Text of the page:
Obama hints Bernanke on way out
WASHINGTON — President Obama suggested he might not renominate Ben Bernanke for a third term as chairman of the Federal Reserve, saying the central bank chief has stayed in the job longer than originally planned.
In a PBS interview that aired late Monday, Obama did not directly answer a question about whether he would renominate Bernanke, whose term as chairman ends in January.
Instead, Obama praised Bernanke and compared him to FBI Director Robert S. Mueller III, who is stepping down in September after 12 years on the job.
“I think Ben Bernanke's done an outstanding job,” Obama told PBS' Charlie Rose in the interview taped Sunday.
“Ben Bernanke's a little bit like Bob Mueller, the head of the FBI, where he's already stayed a lot longer than he wanted or he was supposed to,” Obama said.
With the Fed playing an oversized role in the U.S. economy, investors and analysts are keenly interested in who will be heading the central bank next year and beyond.
Fed policymakers are grappling with when and how to start pulling back on their unprecedented stimulus efforts.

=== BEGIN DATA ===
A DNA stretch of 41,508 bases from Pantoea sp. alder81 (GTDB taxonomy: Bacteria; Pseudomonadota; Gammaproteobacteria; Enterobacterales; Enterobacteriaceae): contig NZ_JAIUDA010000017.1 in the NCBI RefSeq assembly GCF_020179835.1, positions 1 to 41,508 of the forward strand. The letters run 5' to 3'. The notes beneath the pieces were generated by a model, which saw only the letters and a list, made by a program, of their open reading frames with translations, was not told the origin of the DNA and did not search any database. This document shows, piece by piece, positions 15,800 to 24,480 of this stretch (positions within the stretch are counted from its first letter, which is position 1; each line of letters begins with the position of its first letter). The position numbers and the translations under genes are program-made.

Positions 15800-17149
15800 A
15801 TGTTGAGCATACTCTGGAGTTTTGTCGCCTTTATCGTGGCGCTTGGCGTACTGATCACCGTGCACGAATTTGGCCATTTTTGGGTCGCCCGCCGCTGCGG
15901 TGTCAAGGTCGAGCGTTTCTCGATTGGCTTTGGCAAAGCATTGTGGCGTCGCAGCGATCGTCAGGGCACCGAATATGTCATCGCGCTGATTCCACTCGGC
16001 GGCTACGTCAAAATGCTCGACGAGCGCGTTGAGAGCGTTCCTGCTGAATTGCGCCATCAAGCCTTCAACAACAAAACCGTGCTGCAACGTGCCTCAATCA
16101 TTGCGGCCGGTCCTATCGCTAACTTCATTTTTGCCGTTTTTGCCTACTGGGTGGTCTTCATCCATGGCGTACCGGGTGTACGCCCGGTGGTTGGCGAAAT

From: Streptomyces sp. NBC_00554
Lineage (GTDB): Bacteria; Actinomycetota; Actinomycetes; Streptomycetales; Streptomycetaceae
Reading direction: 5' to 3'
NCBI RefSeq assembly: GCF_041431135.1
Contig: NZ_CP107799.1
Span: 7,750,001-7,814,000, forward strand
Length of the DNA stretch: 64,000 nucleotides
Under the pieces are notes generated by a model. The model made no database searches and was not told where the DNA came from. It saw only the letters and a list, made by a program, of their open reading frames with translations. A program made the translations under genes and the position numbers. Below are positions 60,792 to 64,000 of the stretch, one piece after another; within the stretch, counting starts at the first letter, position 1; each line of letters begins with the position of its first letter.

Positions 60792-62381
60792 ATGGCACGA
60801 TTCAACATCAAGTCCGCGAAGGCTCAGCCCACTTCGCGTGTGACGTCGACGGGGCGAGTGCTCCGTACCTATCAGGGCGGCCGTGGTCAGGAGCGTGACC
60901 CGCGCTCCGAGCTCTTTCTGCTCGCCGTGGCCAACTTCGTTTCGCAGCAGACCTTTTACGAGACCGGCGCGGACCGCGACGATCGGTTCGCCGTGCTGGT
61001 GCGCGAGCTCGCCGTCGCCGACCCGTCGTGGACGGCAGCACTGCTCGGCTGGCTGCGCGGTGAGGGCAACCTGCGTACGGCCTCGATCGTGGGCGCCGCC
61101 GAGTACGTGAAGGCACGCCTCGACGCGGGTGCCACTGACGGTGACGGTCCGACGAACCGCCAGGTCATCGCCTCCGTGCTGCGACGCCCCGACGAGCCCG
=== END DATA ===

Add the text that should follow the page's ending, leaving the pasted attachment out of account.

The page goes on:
Bernanke guided the central bank through the Great Recession and financial crisis, and could be ready to step aside after more than seven grueling years in the job. But he also could decide he would like to continue leading the Fed through the process of unwinding its stimulus programs.
The Fed's Open Market Committee started a two-day meeting Tuesday, and Bernanke is set to hold his quarterly news conference Wednesday amid speculation that the central bank soon might start reducing its $85 billion in monthly bond purchases.
Bernanke, who has been Fed chairman since Feb. 1, 2006, is a Republican who was originally tapped for the job by President George W. Bush.
Bernanke hasn't indicated whether he would seek another term. His second four-year term ends on Jan. 31.
Asked at a congressional hearing last month whether he would accept another term if Obama offered it, Bernanke said, “I'm not prepared to answer that question now.”
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